'Ghost walks' help to revitalize Brownsville
Just in time for the approach of Halloween, a Brownsville organization is promoting a “ghost walk” of 13 properties and the Christ Episcopal Cemetery in the town's Northside historic district as a fundraiser to help in the revitalization of the hard-hit Fayette County community.
The owners of historic homes in North Brownsville will share stories of paranormal experiences at their properties during the Northside Ghost Walk on Oct. 18 and 19. The candlelight walking tours of properties along Front, Market and Church streets, including the historic Christ Episcopal Cemetery where George Washington's cousins are buried, will begin at 10 p.m. both evenings at Brownsville Fire Co. No. 1 at 520 Market St.
The proceeds from the tours, which cost $7 per person, will be used to purchase decorative banners that will be hung on utility poles on North Market Street to promote the historic Northside district, said Jef Wilhelm, a member of the Northside Beautification Project, which is a sponsoring the ghost walk.
“We are hoping to erect them in early spring (2014). If the decorative lamps are not erected, then we will use the existing utility poles,” said Wilhelm, a Northside Beautification Project committee member. The beautification project committee is a group of homeowners working to improve their neighborhood.
Vintage–costumed homeowners will tell real-life stories of experiences, sightings and mysterious events at the houses, as well as conjure up images at Christ Episcopal Cemetery, which is a burial ground from the 18th, 19th and 20th centuries, according to the Northside Beautification Project.
An earlier fundraiser paid for flower planters on the town's Northside, Wilhelm said.
The Northside Ghost Walk is being held in tandem with the annual ghost tours at historic Nemacolin Castle at 136 Front St.
Nemacolin Castle Ghost Tours will be conducted throughout October on Saturdays and Sundays, from 6 to 10 p.m., and on Halloween Eve, Oct. 31, through the weekend of Nov. 1, 2 and 3. The ghost tours cost $9 for adults and $4 for children 12 and under.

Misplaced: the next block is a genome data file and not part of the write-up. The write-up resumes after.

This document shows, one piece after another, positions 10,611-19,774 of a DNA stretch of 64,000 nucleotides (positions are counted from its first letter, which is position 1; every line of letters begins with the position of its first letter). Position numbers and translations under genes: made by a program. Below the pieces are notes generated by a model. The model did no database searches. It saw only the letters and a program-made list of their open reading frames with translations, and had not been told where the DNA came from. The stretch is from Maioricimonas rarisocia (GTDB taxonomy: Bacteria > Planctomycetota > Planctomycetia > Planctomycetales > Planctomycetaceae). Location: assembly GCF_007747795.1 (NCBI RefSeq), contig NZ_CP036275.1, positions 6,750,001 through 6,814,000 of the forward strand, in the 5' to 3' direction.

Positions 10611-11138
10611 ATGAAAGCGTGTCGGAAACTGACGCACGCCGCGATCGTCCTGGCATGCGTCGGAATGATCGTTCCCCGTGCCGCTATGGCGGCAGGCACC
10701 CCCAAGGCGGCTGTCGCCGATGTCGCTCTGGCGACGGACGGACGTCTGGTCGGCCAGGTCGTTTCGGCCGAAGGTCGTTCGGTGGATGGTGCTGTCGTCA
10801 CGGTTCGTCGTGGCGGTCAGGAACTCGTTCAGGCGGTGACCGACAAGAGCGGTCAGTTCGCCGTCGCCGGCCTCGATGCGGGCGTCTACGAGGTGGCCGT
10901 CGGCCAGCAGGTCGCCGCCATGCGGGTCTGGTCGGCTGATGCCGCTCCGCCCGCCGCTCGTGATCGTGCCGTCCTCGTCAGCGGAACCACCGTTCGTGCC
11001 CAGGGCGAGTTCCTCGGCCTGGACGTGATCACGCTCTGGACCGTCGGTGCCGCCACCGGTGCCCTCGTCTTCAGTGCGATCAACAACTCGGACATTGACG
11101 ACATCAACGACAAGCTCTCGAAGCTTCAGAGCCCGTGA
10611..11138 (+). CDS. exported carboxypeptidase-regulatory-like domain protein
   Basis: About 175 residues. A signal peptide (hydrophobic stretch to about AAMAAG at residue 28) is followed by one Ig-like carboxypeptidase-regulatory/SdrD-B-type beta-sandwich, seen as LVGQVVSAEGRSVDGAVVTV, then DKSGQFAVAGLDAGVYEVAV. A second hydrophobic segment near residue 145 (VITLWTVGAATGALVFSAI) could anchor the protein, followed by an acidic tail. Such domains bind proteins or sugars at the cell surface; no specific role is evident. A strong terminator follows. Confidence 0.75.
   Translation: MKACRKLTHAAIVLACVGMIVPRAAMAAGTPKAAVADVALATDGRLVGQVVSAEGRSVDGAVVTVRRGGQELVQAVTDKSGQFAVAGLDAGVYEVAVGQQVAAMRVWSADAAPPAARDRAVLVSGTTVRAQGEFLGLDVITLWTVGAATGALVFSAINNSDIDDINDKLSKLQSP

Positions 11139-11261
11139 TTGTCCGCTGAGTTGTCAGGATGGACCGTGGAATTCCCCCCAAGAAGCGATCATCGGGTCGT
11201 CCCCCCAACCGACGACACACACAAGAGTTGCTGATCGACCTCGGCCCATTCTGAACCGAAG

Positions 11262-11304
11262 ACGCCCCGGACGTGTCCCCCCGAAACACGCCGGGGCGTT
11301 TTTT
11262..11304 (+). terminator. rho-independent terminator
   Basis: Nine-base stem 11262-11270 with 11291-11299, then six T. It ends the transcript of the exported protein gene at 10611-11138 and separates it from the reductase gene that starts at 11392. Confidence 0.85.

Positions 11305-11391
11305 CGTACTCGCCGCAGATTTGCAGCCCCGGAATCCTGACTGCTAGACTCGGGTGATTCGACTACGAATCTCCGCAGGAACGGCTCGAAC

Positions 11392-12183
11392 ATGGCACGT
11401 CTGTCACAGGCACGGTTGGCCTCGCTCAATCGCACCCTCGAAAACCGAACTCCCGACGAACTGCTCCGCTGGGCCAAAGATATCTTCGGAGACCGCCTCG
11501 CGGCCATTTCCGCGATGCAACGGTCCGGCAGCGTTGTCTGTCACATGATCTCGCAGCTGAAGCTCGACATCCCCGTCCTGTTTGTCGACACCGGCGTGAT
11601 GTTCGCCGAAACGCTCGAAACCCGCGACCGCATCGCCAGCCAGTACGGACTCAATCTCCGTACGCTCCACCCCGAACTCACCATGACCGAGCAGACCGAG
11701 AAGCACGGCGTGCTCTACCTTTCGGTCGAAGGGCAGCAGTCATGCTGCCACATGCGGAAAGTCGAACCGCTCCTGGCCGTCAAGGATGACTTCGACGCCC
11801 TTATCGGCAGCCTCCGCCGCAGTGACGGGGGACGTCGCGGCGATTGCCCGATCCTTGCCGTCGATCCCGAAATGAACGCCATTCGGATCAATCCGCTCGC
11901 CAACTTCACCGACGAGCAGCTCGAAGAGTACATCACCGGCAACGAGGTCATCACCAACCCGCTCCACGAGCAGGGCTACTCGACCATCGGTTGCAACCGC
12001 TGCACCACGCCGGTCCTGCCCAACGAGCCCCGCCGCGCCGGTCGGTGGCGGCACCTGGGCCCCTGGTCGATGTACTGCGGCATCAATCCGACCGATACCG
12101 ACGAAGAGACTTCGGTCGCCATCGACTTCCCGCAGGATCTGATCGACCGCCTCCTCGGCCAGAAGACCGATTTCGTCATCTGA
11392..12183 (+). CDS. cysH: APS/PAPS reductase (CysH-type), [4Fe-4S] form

The Northside Beautification Project committee did not want to conduct its own ghost walk when one was occurring at Nemacolin Castle, Wilhelm said.
“We did not want to compete with Nemacolin Castle,” ghost tours, Wilhelm said.
Wilhelm seems the initiative as part of the greater efforts to revitalize Brownsville, which is being steered by the Redevelopment Authority of Fayette County.
The Redevelopment Authority is marketing 28 properties in the downtown's commercial district for redevelopment. The properties along Market, High and Front streets and Brownsville Avenue are part of a National Register Historic District, one of two in the borough.
Twenty-two of those properties being marketed were taken through eminent domain from Monroeville developers Ernest and Marilyn Liggett and three of their companies, which failed to maintain the blighted properties.
“A lot is being done to the downtown area, but very little is being done to the Northside,” said Wilhelm, who has renovated a house in the Northside district.
Andrew P. French, executive director of the county's redevelopment authority, could not be reached for comment.